Round 2 ballot is now open. For more information, eligibility and to submit your application visit Council’s webpage.

    Please note that the previously advertised price on our website and application form incorrectly stated the price as $4,939 per year + GST, however the correct price is $4, 939 per year inclusive of GST.

    Round 2 applications close 25 March.

    Regards The Community Engagement Team

    Michelle Carter
    Active Travel Officer Transport & Urban
    Northern Beaches Council
    P: 02 9970 1196

  • Update 11 – Round 3 opening Saturday 24 March

    As rounds one and two have not filled all the available spaces, we will be opening round three on Saturday 24 March2018.

    Once all spaces have been filled, an independent ballot system will allocate your coupon number and parking space. This process will be conducted under the supervision of an independent officer from the Office of Integrity and Complaints Resolution.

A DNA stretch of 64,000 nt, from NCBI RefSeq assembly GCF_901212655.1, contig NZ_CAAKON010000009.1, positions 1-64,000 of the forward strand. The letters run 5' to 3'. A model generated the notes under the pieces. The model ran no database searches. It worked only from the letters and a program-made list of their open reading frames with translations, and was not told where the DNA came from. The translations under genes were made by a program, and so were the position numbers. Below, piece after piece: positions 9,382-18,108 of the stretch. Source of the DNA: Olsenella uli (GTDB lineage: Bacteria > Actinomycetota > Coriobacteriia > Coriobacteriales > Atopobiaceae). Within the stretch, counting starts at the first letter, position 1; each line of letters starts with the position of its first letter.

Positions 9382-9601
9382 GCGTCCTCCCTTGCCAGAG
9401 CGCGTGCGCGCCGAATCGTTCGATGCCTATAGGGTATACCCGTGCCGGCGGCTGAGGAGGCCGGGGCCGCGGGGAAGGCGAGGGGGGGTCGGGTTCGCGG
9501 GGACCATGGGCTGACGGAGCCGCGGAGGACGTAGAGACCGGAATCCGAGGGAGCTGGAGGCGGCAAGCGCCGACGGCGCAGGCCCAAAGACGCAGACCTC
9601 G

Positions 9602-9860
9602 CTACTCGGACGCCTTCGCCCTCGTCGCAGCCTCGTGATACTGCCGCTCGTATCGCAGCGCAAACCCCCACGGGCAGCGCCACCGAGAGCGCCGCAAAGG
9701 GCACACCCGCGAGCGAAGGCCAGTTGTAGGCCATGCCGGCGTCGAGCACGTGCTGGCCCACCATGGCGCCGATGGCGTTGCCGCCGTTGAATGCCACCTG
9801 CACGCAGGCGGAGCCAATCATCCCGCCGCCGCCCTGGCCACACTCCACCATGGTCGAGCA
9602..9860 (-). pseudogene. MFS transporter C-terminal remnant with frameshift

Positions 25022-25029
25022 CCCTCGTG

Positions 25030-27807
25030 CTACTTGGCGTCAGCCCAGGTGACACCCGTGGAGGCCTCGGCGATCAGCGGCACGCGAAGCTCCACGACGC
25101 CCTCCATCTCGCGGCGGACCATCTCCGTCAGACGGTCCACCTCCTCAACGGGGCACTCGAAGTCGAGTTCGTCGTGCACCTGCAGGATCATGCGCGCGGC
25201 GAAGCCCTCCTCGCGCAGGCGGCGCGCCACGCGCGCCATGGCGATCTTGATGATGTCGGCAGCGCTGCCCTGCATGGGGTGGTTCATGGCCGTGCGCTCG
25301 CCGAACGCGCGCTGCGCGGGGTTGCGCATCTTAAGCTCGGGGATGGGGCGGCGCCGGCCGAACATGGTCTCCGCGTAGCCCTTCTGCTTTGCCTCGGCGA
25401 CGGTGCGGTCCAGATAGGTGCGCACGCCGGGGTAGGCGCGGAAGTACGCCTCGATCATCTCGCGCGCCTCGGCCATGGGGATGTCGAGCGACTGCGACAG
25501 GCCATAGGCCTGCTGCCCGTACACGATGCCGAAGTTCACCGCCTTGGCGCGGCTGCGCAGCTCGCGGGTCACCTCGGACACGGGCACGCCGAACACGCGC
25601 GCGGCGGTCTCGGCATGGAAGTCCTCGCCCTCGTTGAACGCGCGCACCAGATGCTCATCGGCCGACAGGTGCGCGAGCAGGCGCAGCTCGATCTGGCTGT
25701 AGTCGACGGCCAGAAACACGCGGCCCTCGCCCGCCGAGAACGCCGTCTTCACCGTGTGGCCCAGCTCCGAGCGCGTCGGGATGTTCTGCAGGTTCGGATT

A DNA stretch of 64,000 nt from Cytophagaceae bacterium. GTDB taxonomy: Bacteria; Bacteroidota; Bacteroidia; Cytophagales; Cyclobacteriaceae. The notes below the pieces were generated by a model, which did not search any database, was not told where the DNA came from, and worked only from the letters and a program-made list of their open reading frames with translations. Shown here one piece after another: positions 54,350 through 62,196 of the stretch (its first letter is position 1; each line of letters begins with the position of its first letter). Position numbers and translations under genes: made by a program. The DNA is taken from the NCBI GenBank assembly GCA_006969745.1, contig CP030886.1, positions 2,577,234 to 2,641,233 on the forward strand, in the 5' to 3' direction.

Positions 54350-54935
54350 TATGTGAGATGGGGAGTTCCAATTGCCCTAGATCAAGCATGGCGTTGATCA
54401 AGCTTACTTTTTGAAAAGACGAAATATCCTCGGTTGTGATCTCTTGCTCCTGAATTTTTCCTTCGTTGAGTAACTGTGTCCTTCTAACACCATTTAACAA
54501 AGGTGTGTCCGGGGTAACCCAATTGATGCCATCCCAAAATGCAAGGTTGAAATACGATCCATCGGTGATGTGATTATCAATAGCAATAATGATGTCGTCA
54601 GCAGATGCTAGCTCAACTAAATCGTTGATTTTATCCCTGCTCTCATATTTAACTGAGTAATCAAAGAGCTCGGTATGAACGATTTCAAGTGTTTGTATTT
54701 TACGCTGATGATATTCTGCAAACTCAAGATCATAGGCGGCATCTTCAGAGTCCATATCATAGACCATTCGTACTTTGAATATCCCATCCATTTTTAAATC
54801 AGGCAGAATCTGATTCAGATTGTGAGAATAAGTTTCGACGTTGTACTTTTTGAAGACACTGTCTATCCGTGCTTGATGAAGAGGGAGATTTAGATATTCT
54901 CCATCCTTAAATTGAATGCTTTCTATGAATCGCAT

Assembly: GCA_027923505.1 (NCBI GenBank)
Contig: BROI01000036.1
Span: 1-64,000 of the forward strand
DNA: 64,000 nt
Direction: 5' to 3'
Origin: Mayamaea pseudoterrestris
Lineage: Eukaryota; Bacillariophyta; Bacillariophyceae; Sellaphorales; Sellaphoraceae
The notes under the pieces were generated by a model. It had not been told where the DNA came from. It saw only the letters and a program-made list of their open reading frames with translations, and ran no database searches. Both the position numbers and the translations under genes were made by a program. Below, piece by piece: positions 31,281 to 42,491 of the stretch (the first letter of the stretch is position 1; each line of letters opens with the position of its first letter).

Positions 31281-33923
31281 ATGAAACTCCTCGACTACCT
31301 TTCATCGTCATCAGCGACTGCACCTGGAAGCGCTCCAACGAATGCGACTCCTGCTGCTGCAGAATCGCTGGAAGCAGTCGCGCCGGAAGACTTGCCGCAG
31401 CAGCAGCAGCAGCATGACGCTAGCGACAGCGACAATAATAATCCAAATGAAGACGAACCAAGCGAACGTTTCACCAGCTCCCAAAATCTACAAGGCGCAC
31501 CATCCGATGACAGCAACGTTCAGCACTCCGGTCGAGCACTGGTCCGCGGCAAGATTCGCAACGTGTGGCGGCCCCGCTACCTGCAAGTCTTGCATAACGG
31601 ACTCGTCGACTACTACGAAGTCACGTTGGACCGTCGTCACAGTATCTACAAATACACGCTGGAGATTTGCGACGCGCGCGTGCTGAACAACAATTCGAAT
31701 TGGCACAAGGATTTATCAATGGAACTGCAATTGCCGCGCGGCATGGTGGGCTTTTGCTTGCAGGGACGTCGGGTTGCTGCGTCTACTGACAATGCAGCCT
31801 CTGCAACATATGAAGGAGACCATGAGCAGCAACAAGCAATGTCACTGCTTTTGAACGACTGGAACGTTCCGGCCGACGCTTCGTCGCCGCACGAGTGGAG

Further information, eligibility and an application form will be available on our webpage from Saturday 24 March 2018.

    Eligibility criteria for round three has changed. Round three now requires the applicant to be a property owner or tenant (not permanent resident) of an offshore nominated location, and the applicant must have had a Church Point permit at some time between 1 July 2010 and 17 February 2018. For rounds three and four, more than one application per property can be processed.

    Please note that the previously advertised price on our website and application form incorrectly stated the price as $4,939 per year + GST, however the correct price is $4,939 per year inclusive of GST.

    The car park will be open for those with a ‘coupon’ from 1 May 2018, with your Church Point Reserved Parking Space coupon being valid until 30 April 2020. Should works be completed prior to this date permit holders will be able to park their vehicles during this time at no additional cost.

    Third round applications close: Sun 8 Apr
    Regards Community Engagement Team